The external lighting scheme is designed to integrate seamlessly within the architectural framework of the building. The majority of the lights are laid out as fans of flames that wrap upwards around the form of the structure. The façade’s patterns vary in color, speed, brightness and scale.

The software runs perpetually, constantly evaluating the mood, which varies between celebration at one end of the spectrum to disappointed at the other.


The façade’s patterns

The main mood states include: 1) Boring, a neutral mood; 2) Excitement, accompanying a surge in crowd noise and pitch; 3) Celebration, typically triggered by a goal and followed by a further rise in noise level; and 4) Disappointed, triggered by an excited state followed by a rapid decline in noise level.

The scale of the stadium façade necessitated a very large array of color- and pixel-addressable fittings. The lighting controller provides 62 universes of DMX lighting control output.

 

Cree Announces Blue LED and Remote-phosphor Licensing Program

10 Aug

Royal Blue XLamp XT-E LED targets remote-phosphor SSL applications, and Cree is offering licenses for its remote phosphor-technology for ready usage by lamp and luminaire vendors.

Cree announced the new XLamp XT-E Royal Blue LED that delivers 525 mW of radiant flux, and targets remote-phosphor solid-state-lighting (SSL) applications. The company will match that LED with a remote-phosphor patent licensing program that will allow lamp and luminaire designers to accelerate the SSL design cycle.

Cree says that the new LED offers “category-leading brightness” along with 2.5-nm bins that it asserts are the industry’s tightest. Mike Watson, Cree senior director of marketing, LED components, said, “The new Cree XLamp XT-E Royal Blue LED outperforms the competition in both elements enabling our customers to design high-performance and low-cost systems.”


Cree royal-blue LED

The LED is based on Cree’s Direct Attach packaging technology that relies on bond pads on the bottom side of the emitter and what the company calls a “eutectic die-attach process” that eliminates bond wires and uses a chemical compound for the bond. That design yields the 525 mW of flux at 350-mA drive current and 85° C operating temperature.

Remote-phosphor technology

Remote-phosphor SSL designs typically utilize a blue emitter — generally considered to be the color that delivers maximum efficacy. The phosphor that generates the white light is coated on a secondary optic or diffuser. Proponents believe such designs deliver better efficacy than do phosphor-converted LEDs. Phosphor-specialist Intematix, for one example, maintains that its remote-phosphor technology can deliver a 30% efficiency advantage.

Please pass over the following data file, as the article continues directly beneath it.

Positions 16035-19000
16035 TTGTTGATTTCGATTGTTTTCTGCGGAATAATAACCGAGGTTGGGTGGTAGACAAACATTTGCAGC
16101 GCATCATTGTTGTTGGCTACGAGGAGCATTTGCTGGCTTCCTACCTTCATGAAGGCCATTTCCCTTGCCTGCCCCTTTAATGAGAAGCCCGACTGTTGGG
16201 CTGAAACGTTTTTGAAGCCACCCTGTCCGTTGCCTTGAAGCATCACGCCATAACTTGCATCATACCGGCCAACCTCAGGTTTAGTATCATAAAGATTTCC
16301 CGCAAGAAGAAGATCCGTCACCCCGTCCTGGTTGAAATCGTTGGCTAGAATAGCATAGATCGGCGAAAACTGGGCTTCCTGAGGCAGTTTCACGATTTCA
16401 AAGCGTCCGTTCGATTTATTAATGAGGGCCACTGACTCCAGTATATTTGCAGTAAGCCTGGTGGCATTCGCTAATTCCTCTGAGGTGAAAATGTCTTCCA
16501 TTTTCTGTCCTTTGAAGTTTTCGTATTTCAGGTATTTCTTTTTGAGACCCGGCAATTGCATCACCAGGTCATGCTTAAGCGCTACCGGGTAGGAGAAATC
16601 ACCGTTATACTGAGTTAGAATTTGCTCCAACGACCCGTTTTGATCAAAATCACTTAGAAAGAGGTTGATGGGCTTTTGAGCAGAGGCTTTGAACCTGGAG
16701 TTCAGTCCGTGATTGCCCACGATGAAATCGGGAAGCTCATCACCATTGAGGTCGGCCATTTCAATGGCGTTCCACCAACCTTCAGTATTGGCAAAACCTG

There are certainly notable examples of remote-phosphor products that achieve superior efficacy. For example, the Philips lamp that was announced as the US Department of Energy (DOE) L Prize winner last week uses a remote phosphor.


Royal Blue XLamp XT-E LED side view

Patent licensing

Cree hopes to help design teams working on remote-phosphor lamps and systems via the patent licensing program. Cree says that a license will allow access to patents that are fundamental to the combination of a blue emitter and a phosphor-coated optical element.

Early this year, Cree announced what is essentially a reference design of a 60W-equivalent LED-based lamp that uses remote-phosphor technology and that according to Cree would meet Energy Star requirements. At the time of that announcement, Cree said that the design relied on patented remote-phosphor technology. It’s not clear if that same technology is included in the new licensing program.


Cree A-lamp reference design

Other royal-blue LEDs

Cree is not the first company to announce a royal-blue LED targeted at remote-phosphor lamps and luminaires. Philips made a similar announcement back in May of a royal-blue LED in the Luxeon ES family of components.

Coincidentally, or not, both the Cree and Philips announcements were lacking a measurement of light output in the more traditional units of lumens (lm). Cree chose to specify its product in the wattage unit that defines the radiometric power or radiant flux of the output.

Originally Philips simply provided a specification of wall plug efficiency for its LED. Subsequently the company has published a data sheet with a rating of 500 mW at 350 mA.

 

LED Drivers And Light Sensors Enable Compelling Displays

06 Jul

TAOS has released light and proximity sensors while Supertex and iWatt have launched new drivers to enable compelling LED-backlit displays.

LED-based display backlighting continues to be the largest market for high-brightness LEDs despite the fact that the general-illumination application gets more notice. New LED driver and sensor products from Texas Advanced Optoelectronic Solutions (Taos), Supertex and iWatt promise to enable displays with the latest solid-state-lighting (SSL) technology for optimal image quality and minimal power consumption.